More Offshore Wind Capacity in UK than ROW
The UK has been the world leader in offshore wind since October 2008, with as much capacity already installed as the rest of the world combined.
Current UK Offshore Wind Energy figures are 22 Projects, 1,075 Turbines, 3,653 (MW) Offshore Capacity.
The total offshore generating capacity in UK waters provides around 8 terawatt-hours (TWh) of electricity annually, equivalent to the electricity consumption of around 2 million homes.
In addition to the capacity already installed a further 5.7GW is either in construction or has planning approval, and a further 12.3GW is in the planning system.
Industry projections see a total of around 8GW of capacity installed by 2016 and around 18GW installed by 2020, by which point offshore wind will supply between 18 and 20 per cent of the UK’s electricity annually.
Employment growth in the sector has been substantial since the numbers were first sourced in 2008 and now stands at around 6,830 full time employees.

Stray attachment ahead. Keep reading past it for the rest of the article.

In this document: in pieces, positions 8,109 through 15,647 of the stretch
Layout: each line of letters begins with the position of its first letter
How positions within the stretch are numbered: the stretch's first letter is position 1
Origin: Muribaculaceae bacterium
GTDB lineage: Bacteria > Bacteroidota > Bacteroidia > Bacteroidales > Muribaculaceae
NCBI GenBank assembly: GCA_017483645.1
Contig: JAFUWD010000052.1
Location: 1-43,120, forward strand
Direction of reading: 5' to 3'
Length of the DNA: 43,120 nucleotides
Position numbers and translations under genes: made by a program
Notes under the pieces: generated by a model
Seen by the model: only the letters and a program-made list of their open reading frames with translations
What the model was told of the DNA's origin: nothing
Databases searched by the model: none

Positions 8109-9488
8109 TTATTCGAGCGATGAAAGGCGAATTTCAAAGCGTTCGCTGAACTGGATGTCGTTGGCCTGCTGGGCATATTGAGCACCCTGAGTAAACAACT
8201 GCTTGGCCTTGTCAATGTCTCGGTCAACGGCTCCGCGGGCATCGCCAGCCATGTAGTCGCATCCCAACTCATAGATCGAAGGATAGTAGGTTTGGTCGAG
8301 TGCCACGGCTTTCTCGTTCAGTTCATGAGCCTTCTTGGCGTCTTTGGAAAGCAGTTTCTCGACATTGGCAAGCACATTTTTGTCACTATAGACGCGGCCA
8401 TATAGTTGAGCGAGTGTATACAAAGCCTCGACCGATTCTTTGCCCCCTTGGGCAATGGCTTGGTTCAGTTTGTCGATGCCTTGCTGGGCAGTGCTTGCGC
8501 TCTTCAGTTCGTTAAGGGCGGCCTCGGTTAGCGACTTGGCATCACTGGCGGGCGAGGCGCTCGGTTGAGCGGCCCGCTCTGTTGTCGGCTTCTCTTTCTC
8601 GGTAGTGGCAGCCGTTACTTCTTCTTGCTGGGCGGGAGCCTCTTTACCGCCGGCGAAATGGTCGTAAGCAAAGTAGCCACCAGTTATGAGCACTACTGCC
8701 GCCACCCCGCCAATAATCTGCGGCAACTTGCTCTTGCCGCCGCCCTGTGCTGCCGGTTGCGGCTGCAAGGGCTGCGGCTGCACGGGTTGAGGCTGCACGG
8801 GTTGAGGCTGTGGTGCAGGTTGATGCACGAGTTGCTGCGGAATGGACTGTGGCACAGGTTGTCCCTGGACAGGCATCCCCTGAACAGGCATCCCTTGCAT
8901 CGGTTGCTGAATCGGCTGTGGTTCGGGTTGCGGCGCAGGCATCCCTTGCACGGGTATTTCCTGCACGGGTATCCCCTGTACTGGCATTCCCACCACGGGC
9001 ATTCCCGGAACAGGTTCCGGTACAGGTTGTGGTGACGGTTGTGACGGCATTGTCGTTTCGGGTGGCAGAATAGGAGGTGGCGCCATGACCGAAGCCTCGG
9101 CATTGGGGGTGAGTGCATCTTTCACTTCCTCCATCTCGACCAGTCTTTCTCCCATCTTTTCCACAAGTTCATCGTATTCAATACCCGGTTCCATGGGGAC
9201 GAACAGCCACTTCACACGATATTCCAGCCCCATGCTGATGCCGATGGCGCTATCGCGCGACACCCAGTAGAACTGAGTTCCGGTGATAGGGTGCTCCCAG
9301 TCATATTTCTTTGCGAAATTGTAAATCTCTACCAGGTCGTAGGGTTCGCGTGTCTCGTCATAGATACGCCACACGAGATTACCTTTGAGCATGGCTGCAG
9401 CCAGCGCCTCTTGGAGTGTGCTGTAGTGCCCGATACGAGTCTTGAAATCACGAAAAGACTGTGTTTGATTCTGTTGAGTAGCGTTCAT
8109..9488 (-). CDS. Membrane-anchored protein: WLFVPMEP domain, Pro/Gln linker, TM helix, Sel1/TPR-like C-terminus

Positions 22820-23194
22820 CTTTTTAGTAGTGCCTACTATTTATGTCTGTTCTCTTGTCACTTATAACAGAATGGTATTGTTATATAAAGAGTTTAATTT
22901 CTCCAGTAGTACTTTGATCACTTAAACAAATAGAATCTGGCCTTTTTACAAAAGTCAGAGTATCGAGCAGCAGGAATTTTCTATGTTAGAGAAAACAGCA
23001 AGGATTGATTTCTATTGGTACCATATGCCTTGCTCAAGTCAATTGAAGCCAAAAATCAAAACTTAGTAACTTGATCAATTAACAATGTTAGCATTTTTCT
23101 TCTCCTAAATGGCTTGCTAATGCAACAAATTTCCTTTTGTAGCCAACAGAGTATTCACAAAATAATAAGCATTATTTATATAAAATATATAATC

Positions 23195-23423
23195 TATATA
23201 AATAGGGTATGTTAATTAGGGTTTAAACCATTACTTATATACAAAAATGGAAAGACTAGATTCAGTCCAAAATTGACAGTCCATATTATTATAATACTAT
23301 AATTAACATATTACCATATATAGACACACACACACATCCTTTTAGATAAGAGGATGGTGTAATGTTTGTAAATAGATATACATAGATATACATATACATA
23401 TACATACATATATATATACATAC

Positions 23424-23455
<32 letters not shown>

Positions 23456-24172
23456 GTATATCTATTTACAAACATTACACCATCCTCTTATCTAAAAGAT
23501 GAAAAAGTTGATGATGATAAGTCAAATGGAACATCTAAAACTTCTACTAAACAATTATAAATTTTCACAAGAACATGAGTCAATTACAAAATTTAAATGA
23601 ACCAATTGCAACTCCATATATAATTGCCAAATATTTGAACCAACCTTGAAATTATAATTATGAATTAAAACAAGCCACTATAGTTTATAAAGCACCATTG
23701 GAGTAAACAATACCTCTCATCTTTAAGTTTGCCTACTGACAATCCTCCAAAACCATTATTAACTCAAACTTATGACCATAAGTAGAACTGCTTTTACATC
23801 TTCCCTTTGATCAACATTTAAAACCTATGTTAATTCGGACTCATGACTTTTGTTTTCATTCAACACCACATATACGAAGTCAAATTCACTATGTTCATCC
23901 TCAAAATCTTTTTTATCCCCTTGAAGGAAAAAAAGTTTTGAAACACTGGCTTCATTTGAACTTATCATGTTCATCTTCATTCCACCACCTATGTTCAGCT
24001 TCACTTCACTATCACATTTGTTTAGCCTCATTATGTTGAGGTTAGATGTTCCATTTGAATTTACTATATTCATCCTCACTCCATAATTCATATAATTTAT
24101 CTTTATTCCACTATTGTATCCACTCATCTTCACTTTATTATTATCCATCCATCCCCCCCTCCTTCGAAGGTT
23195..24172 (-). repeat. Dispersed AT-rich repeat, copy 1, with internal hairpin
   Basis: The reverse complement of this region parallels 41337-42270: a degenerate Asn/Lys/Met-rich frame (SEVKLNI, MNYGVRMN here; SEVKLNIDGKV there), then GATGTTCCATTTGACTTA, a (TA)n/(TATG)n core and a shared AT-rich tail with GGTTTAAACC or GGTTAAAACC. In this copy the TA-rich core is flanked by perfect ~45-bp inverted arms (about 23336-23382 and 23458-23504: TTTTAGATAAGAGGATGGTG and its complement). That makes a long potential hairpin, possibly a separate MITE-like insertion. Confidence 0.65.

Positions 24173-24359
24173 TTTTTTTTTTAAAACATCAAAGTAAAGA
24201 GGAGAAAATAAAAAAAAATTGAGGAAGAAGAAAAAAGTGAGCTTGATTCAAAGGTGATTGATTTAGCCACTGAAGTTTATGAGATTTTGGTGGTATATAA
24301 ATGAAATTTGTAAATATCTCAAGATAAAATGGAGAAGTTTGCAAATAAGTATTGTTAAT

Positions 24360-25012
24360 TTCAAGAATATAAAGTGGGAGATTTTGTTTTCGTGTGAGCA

The first offshore wind farm in the UK was a near-shore installation in Blyth harbour, north east England, which started operating in 2001.
Since then, the sector has developed with a series of licensing ‘Rounds’ co-ordinated by the Crown Estate, the landlord and owner of the seabed.
In 2001 Round 1 was launched and is now almost complete. It involved 18 sites in England and Wales, and added a potential capacity of 1.5GW.
In 2003 Round 2 was issued, much larger and located further offshore and in deeper waters. It was formed of the three strategic areas; Greater Wash, Greater Thames and Irish Sea and when complete Round 2 will add another 7GW of capacity.
In 2010 Round 3 was released, this is the biggest so far and features nine zones across the UK. The largest, Dogger Bank, has the potential to generate up to 13GW of power and is one of the largest energy projects anywhere in the world.
Round 3 is set to enter construction from 2014 onwards and has a total of around 31GW already leased to developers.
In addition to Rounds 1, 2 and 3, there is a further development programme in Scottish Territorial Waters overseen by the Scottish government providing the potential for 5GW across 6 sites. In Northern Ireland a 2012 leasing round is now underway.
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